It would seem that the second quantum revolution is well under way. Innovative quantum technologies are poised to introduce novel possibilities and challenges for society. New algorithms based on quantum superposition and entanglement, new protocols for secure communication, new sensors, and highly precise devices based on quantum resources will bring a new wave of industrial applications. Some commentators have foreseen an imminent “gold rush,” a global drive to extract wealth from the quantum realm.Footnote 1 Others have observed the onset of another high-tech “arms race,” noting not merely the potential military uses of quantum technologies but a more pervasive sense of international competition and conflict that spurs innovators and investors to action.Footnote 2 Such claims, such tropes, are familiar elements from the repertoire of cultural narratives about new and emerging technologies: standard plotlines that not only describe but also prescribe the course of things to come. Perhaps, however, we might find other ways of orchestrating the new era of quantum technologies, rather than simply recreating the patterns and clichés of the past.

As researchers in the fields of science and technology studies, scholars of the history and philosophy of the physical sciences, we have extensive experience in studying emerging technologies as well as public debates about their implications. We are each currently involved in several different science education initiatives and policy discussions pertaining to new quantum technologies. Our aim with this manifesto is to enrich the quantum technology debate and prevent it from running into communicative dilemmas or fiascos of implementation at the interface of science and society. We advise critical reflection and care in articulating the terms, conceptual frames, and evolving trajectories of the debate, attentive to the performative and constructive force of inherited language and regurgitated cultural narratives, intentional or otherwise. This advisement holds for technical research reports as much as popular science journalism—and especially for developing policy agendas, pedagogical curricula, institutional roadmaps, and technical standards. Language matters, because the way we talk about things sets a horizon of expectation for how we go about doing things. And the way we do things matters, even more.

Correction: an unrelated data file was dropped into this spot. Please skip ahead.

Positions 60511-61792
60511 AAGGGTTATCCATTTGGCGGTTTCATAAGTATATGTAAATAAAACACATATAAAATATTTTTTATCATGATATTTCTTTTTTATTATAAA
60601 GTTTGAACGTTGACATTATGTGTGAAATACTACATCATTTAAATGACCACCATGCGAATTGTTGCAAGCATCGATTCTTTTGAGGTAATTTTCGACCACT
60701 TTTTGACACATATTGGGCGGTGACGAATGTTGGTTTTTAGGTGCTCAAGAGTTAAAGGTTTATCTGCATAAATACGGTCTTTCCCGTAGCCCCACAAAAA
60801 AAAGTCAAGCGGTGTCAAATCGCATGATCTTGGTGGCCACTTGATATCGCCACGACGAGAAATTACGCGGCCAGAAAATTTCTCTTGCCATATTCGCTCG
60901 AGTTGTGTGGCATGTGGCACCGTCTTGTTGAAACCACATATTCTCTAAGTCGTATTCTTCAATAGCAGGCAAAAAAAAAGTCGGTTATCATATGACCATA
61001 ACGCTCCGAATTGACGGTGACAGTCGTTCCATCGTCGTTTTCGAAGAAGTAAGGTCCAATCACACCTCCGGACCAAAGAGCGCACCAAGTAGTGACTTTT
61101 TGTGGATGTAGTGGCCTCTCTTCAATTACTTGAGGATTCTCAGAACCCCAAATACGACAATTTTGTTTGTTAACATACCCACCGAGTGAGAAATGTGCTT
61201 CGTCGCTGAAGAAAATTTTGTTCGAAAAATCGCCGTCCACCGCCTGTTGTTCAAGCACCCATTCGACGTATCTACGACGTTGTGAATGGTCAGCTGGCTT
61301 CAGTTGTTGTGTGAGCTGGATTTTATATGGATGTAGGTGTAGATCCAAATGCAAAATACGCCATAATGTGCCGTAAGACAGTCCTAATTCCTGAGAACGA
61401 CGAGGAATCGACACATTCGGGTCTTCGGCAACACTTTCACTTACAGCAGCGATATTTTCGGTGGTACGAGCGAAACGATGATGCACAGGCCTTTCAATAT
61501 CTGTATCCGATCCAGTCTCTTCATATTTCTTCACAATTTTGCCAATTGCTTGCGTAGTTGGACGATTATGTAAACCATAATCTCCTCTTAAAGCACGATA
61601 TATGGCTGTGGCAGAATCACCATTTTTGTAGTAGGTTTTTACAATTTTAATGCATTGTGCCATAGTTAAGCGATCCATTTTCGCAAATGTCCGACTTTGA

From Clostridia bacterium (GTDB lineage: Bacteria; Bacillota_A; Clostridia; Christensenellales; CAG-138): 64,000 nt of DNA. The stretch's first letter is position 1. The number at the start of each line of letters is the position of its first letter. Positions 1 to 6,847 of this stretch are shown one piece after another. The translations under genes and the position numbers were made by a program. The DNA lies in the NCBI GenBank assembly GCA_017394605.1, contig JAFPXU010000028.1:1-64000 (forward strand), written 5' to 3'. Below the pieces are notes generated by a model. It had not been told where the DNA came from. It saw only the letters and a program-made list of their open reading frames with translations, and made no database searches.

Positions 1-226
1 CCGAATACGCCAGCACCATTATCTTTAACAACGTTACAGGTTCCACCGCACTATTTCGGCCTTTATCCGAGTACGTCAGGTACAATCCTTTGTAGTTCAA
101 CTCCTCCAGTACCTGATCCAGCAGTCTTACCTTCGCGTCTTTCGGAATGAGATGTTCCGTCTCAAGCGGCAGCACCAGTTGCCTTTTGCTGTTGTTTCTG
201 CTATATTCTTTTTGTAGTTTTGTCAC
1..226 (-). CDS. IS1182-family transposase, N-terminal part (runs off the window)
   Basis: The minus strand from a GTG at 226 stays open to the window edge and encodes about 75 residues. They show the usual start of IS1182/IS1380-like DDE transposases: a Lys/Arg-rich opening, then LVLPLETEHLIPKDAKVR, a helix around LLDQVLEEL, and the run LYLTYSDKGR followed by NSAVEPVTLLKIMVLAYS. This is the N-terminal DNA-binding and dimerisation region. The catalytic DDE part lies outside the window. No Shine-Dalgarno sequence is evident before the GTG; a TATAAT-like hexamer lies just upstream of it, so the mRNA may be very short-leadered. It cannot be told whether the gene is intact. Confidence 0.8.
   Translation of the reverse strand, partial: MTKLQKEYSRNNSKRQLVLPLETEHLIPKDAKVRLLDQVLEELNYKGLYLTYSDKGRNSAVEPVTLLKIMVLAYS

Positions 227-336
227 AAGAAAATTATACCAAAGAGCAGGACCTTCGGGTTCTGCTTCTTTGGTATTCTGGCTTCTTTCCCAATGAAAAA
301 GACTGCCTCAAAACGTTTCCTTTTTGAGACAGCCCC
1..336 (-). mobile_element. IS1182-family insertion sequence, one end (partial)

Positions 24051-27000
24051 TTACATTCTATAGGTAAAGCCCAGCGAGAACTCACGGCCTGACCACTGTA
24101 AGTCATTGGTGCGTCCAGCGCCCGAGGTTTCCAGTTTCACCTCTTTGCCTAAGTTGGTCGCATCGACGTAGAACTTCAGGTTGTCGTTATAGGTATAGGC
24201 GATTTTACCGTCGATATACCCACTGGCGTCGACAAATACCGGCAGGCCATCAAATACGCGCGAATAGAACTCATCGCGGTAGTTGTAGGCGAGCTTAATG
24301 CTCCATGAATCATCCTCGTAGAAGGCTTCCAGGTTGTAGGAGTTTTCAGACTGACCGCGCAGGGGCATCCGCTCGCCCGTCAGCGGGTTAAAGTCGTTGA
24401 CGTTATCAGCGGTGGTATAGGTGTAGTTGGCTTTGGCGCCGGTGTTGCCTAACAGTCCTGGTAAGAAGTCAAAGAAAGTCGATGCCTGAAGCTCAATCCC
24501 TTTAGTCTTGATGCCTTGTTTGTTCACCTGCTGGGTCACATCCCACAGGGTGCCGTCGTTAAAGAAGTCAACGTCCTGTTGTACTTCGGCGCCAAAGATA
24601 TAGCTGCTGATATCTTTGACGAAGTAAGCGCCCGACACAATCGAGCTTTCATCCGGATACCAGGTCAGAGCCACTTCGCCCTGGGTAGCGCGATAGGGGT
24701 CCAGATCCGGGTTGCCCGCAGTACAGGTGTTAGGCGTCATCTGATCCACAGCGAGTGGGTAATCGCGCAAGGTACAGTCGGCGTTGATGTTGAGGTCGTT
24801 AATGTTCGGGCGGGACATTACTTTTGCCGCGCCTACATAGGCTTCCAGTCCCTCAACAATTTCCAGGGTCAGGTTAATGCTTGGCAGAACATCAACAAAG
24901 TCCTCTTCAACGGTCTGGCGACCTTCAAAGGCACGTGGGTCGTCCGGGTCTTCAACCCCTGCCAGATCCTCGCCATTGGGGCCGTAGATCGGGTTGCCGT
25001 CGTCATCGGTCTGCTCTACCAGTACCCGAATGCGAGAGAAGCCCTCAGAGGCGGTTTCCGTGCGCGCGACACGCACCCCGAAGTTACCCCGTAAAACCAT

Due primarily to technological advances over the last decade, quantum research has escalated to become a key priority area for science and technology policy all over the world, with significant amounts of taxpayer money—to say nothing of venture capital and Big Tech investments—flowing into the field. As with other new and emerging innovations that portend widespread social impacts, appealing to public as well as private interests and capturing a large slice of popular attention, it is imperative to examine any factors that might potentially impede or circumscribe the democratic potentials of this new quantum age.